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Two pioneers of stem cell research have shared the Nobel prize for medicine or physiology.  John Gurdon (picture) from the UK and Shinya Yamanaka from Japan were awarded the prize for transforming specialised cells into stem cells, which can become any other type of cell in the body.  Prof Gurdon used a gut sample to clone frogs and Prof Yamanaka altered genes to reprogramme cells.  The Nobel committe said they had "revolutionised" science.

Stem cell experts win Nobel prize

Two pioneers of stem cell research have shared the Nobel prize for medicine or physiology, for experiments 40 years apart.

Risultati immagini per old faces

Friday Photography InspirationBrought to you by Cookies In Bloom and Hannah's Caramel Apples

Rita Levi-Montalcini (22 April 1909 - 30 December 2012) was an Italian neurologist who, together with colleague Stanley Cohen, received the 1986 Nobel Prize in Physiology or Medicine for their discovery of nerve growth factor (NGF).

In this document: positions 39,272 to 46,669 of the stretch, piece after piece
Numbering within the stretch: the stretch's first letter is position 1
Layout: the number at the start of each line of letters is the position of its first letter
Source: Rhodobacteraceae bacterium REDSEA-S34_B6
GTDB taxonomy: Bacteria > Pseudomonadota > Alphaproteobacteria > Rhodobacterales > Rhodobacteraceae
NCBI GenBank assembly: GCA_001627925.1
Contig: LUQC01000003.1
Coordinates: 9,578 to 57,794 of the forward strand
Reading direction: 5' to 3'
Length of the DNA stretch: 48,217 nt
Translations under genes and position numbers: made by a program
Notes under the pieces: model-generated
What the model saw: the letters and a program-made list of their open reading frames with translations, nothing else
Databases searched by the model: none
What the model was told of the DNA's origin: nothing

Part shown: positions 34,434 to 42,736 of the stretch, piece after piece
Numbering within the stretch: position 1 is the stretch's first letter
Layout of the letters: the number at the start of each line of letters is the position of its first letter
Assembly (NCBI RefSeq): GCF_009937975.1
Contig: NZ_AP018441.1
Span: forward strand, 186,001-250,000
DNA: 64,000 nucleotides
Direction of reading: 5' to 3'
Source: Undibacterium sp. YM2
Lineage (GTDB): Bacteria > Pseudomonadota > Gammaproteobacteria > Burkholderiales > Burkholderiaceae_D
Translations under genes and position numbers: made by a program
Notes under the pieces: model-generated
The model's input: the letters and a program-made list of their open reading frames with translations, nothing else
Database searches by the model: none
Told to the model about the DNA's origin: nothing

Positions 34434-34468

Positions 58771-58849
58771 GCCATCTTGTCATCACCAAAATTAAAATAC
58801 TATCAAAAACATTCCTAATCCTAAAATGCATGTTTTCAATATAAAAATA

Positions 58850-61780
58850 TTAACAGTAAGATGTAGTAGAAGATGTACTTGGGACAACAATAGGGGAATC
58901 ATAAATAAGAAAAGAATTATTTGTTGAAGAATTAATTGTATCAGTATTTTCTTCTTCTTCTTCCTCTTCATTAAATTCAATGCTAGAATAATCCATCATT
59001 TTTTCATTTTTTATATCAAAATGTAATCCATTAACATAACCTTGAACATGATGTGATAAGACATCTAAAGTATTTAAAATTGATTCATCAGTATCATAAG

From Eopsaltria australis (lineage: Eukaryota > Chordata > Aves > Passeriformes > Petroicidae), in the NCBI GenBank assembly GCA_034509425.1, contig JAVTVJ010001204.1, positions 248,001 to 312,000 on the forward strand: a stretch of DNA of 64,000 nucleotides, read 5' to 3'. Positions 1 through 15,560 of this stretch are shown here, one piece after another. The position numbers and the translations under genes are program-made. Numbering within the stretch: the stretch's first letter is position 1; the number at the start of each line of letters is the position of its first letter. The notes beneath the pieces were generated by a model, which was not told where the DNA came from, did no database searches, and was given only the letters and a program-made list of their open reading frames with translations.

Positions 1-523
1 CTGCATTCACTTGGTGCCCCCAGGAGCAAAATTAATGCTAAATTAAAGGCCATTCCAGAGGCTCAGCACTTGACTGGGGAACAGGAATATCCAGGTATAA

Rita Levi-Montalcini Italian neurologist 103 years active and working. Nobel Prize (Physiology/Medicine) for her discovery of nerve growth factor.

Though her father believed her place was in the home, not in a lab, Rita Levi-Montalcini earned a degree in medicine. Though Mussolini’s Man...

Rita Levi-Montalcini A Jewish woman who attended medical school against her family's wishes, she set up a secret lab and did research while hiding from the Nazis. She later received the Nobel Prize for her work on NGF and EGF. A real woman of valor!

Eyes as Big as Plats by Riitta Ikonen and Karoline Hijorth Photographs that play on characters from Norwegian folklore

Look at the wonderful life lines in her face! She is beautiful! Eyes as Big as Plates # Agnes II © Karoline Hjorth & Riitta Ikonen

Alice Waters is the author of eight books, including The Art of Simple Food: Notes and Recipes from a Delicious Revolution.

Alice Waters: 40 Years Of Sustainable Food

Archibald Vivian Hill, CH, OBE, FRS[1] (26 September 1886 – 3 June 1977), known as A. V. Hill, was an English physiologist, one of the founders of the diverse disciplines of biophysics and operations research. He shared the 1922 Nobel Prize in Physiology or Medicine for his elucidation of the production of heat and mechanical work in muscles.[2][3]

Archibald Vivian Hill, The Nobel Prize in Physiology or Medicine "for his discovery relating to the production of heat in the muscle", metabolism, muscle physiology

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